What I do not remember with fondness is the guy who sat next to me on the leg from Denver to Chicago. He came in late, just as the doors to the airplane were being closed. He wore gym clothing, running shoes and a leather jacket. All in new condition. He looked to be in his late thirties, with a good build and a reasonably handsome face. He was from Iowa, somewhere along the Mississippi in a city that I can't recall. I can't recall his name either. Probably repressed as I tried to forget our pathetic interaction.
I was reading a book by Krista Tippet called Speaking of Faith (the same name as the radio program she hosts on NPR) when Mr. Iowa arrived at the row indicating that the vacant middle seat was his.
"What are you reading." Mr. Iowa said.
"What am I reading?" I thought, a little dismayed by the interruption.
"People still ask this inane question?" I thought to myself, along with, "Get your own damn book and you won't care what I'm reading."
I gave the title and clarified who the author was and that I found her radio program quite interesting as week to week she conducted fantastic interviews with thinkers, scientists, religious types of all kinds, and pretty much any one who had made a mark in consideration of the human endeavor for good.
Mr. Iowa either thought I was sympathetic to his religious views, on account that I was reading a book with faith in the title, or he wanted to lecture me and the woman seated next to the window, because he began his wisdom-giving to me in a loud voice.
Things were only exacerbated when he asked where I lived and what I did. I always love this question, right along with: what are you reading? What do I do? I wanted to say, "The same things you do. You know, the usual, I eat, sleep, pet my dog, kiss the people I love, read (he could see this one), fly on airplanes (this one too), celebrate Christmas, drive a car." I knew what he meant, what do I do, and I played the game. I told him I was moving to Oregon to be the organizing leader of a new faith movement within the Presbyterian church.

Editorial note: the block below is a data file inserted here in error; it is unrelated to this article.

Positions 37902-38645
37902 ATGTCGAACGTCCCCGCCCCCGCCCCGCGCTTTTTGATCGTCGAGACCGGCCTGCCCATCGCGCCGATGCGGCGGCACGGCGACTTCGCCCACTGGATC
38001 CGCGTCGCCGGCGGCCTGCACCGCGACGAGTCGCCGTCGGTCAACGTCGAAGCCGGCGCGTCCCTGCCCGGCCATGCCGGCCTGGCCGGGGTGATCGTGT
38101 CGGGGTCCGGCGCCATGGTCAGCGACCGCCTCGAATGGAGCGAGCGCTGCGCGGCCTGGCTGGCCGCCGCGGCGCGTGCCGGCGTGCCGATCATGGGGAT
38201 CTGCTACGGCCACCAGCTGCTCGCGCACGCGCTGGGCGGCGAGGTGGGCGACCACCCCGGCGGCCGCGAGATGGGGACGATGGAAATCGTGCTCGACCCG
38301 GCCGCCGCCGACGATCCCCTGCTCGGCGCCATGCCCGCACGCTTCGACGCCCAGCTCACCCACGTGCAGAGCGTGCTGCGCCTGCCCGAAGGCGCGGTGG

Mr. Iowa's lecture to me, guised as a conversation with a co-conspirator, continued. He spoke of the difficulties of being a leader of the faith, the many pitfalls that lay in waiting such as the homosexual agenda, and not reading the Bible as the inerrant and infallible word of God.
Mr. Iowa didn't know me any better than the woman who sat next to the window, who I sensed was melting into the wall of the airplane, not wanting any part of our conversation. She might have thought silently to herself: "Oh, yes. The Christians. Once again ripping into the gays and the liberals."
Should I have said something? Challenged him? Been provoked? Perhaps, but I was not in the mood and I simply let Mr. Iowa rant.
I let Mr. Iowa say his peace and slowly reached for my other book, War and Peace, always a good conversation starter, or in this case decoy for other conversation.
Later in the flight I had my headphones on watching Two and a Half Men, starring the always bad-boy Charlie Sheen (recent scuff up in Aspen, CO with his wife). The show was about the womanizing ways of Charlie Sheen's character - big surprise. Mr. Iowa woke up from his nap, put his head phones on and appraised the show in less than two minutes. He pulled his headphones off and stuffed them into the seat pocket and returned to a napping state with an air of disdain (or maybe I imagined so).
Mr. Iowa's parting words to me were something about my going with courage and valor into the fight - or something like this. What I was happy to do was go away from sitting and speaking with Mr. Iowa and remember how not to presume that others love my opinion and that searing critique of large swaths of people is not genteel nor does it leave anyone with fondness.